This morning, CIBC released its 2014 outlook, A Look To The Future. The extensive 60-plus page overview leads off with chief economist Avery Shenfeld’s Ten for fourteen, a list of the macroeconomic developments that will shape investor returns next year.
Shenfeld believes the foundation for a secular bull has been laid even though economic growth in 2013 has been underwhelming, with “the climb in bond yields and equity prices consistent with a typical cyclical turn towards better times.”
Here’s what he thinks investors can expect when the calendar turns over to 2014:
1. Lighter U.S. fiscal drag
The world’s largest economy took action to rein in its deficit this year, which may help its long-term fiscal picture slightly but was a significant negative for growth, according to CIBC. With midterm elections looming, Shenfeld expects Congress to reach a “less-than-grand budget deal” that averts another government shutdown and doesn’t take as much away from growth as the sequestration cuts enacted this year did.
2. Restored momentum in Emerging Markets
Shenfeld pins down a couple reasons why emerging market economies haven’t been growing at as fast of a clip as some expected. He attributes the slowdown in growth to “self-inflicted wounds” from policymakers in the BRICs nations, and sluggish growth in advanced economies that resulted in lower demand for their exports. However, he already sees signs of a pick-up in China, where raw materials imports have risen in the second half of 2013. Shenfeld calls this a critical indicator for Canada.
3. Shallow glide for U.S. rates
As the Fed scales back on quantitative easing, Shenfeld expects that the central bank will employ “unrealistically dovish guidance about future short rate policies, and an opaque tapering plan, to hold long rates at acceptable levels.” When the Fed announces the beginning of tapering, he expects the threshold for the first rate hike will be lowered, which will help leave the 10-year Treasury yield only slightly above 3 percent at the end of the year. Since rates in Canada are closely linked to those of the U.S., he anticipates that bond yields north of the border will follow a similar trajectory.
4. Don’t expect BoC hikes until 2015
Shenfeld sees the removal of the tightening bias not as a sign that rates might be cut, but rather as an indication that the first rate hike is too far in the future to mention at present. He anticipates that the jobless rate will continue to decline while inflationary pressures remain muted.
5. Asymmetric monetary policies
The Bank of Canada’s policy stance has been considerably less accommodative than the United States’ for the last five years, which is why Shenfeld doesn’t think the central bank will raise rates too quickly when the output gap narrows. However, he believes the market will be pricing in an overnight rate of roughly 2 percent by the end of 2015, which will keep the loonie range-bound against the greenback and see the currency appreciate relative to the euro.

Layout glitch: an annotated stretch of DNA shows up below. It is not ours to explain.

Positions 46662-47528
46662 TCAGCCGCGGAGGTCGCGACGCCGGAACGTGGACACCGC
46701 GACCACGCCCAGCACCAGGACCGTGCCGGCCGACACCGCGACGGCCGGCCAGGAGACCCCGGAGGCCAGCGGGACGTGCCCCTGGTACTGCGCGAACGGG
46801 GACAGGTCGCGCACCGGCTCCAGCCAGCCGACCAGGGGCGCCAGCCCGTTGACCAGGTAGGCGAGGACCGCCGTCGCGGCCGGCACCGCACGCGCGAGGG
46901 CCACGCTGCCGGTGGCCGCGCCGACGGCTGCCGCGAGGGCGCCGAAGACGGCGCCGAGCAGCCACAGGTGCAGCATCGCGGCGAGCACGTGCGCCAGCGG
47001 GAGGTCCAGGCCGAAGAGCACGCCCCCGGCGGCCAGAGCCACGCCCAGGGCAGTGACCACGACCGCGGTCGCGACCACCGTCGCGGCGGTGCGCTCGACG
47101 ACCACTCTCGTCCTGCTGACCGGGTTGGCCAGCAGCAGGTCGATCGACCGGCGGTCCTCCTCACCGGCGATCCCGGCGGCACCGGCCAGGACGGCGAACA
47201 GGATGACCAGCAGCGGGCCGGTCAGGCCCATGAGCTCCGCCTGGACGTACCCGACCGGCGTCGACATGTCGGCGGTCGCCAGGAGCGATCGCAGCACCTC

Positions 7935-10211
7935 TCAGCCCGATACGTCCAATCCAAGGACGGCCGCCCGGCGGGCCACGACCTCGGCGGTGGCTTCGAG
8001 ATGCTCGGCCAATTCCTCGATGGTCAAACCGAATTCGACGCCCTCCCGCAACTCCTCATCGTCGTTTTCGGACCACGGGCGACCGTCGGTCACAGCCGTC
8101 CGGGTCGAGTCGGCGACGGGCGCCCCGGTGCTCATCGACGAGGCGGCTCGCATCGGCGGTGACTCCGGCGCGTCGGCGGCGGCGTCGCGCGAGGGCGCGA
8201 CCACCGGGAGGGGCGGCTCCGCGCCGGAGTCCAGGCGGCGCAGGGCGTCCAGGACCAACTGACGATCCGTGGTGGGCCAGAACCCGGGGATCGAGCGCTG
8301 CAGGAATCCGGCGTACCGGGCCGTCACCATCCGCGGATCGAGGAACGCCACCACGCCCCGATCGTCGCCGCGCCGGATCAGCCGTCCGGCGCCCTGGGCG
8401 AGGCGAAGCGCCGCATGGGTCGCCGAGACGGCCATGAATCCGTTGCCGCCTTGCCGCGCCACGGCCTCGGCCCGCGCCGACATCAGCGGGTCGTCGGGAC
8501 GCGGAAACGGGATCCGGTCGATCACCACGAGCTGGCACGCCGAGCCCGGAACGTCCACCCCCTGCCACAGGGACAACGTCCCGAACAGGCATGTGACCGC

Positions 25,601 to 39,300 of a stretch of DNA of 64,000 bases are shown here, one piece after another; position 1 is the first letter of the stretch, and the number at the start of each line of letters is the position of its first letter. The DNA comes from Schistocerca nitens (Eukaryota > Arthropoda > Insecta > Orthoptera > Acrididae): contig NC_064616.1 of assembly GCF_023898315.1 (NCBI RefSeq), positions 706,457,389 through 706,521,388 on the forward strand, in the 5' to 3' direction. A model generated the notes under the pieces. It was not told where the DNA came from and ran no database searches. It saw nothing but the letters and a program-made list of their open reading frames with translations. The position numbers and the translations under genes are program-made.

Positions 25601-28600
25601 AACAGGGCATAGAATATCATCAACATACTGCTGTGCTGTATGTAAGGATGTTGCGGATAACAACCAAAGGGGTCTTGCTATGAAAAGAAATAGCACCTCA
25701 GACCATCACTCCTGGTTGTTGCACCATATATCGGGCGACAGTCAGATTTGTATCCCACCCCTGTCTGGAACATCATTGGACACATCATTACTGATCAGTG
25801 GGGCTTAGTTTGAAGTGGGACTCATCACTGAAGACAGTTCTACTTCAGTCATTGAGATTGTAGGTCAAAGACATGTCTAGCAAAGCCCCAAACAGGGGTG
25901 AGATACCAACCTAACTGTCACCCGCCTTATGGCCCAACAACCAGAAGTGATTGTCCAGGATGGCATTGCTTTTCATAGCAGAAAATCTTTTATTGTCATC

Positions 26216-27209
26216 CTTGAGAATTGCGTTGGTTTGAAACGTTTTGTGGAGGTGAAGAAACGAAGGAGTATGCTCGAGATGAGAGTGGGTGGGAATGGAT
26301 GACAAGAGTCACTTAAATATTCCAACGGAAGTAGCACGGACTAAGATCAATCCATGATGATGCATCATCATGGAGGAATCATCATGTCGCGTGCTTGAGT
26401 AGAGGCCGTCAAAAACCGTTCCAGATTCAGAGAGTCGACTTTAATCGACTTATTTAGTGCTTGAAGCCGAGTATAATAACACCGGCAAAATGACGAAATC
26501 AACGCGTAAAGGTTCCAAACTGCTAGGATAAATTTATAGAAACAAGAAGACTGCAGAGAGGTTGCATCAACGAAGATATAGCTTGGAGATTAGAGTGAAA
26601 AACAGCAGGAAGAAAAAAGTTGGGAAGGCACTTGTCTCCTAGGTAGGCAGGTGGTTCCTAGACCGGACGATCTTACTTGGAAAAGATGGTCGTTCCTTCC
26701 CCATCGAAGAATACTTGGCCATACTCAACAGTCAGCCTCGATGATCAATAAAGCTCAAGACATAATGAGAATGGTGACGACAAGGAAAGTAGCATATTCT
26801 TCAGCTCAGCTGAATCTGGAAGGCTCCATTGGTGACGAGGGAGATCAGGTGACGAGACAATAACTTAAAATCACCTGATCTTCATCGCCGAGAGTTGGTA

6. Growth lifts industrial demand
While talk of the waning commodity super-cycle has weighed on miners and energy stocks, Shenfeld thinks firming demand will provide support for these segments going forward, even in the face of growing supply.
7. Growth helps Canadian earnings
As CIBC has mentioned before, U.S. equities have outperformed their Canadian counterparts since the recession ended on the back of superior earnings. Shenfeld thinks the TSX will play catch-up in 2014, however, with CIBC’s top-down model calling for earnings growth of 12 percent. The chief economist added that equities tied to global growth are likely to outperform defensive yield plays as well as stocks tied to domestic spending.
8. Housing a drag on growth
Shenfeld writes that the “risks of excess supply are tempering the pace at which new projects are now being launched,” as a wave of new condominiums are scheduled to be completed in 2014. A slowdown in this segment will keep Canada’s headline growth rate well below that of the United States’, but this isn’t all bad news. “The silver lining is that a pull-back in new supply will help contain the pace of local housing price corrections when interest rates climb more materially in 2015,” Shenfeld concludes.
9. Business capex upturn
According to Shenfeld, this reduced spending on new construction will be offset by increased capital spending by businesses, especially in the energy sector. He writes that diminished downside risks to resource prices will contribute to a pick-up in exploration and production budgets. However, given the still-strong loonie, capex in manufacturing might remain weak.
10. Capture the 65+ market
As the population ages, Shenfeld points out a couple segments that could stand to benefit: wealth management and health care. “Spending by those over 65 is expected to grow at roughly twice the pace as Canadian overall household outlays,” he writes.
You can find the full note here.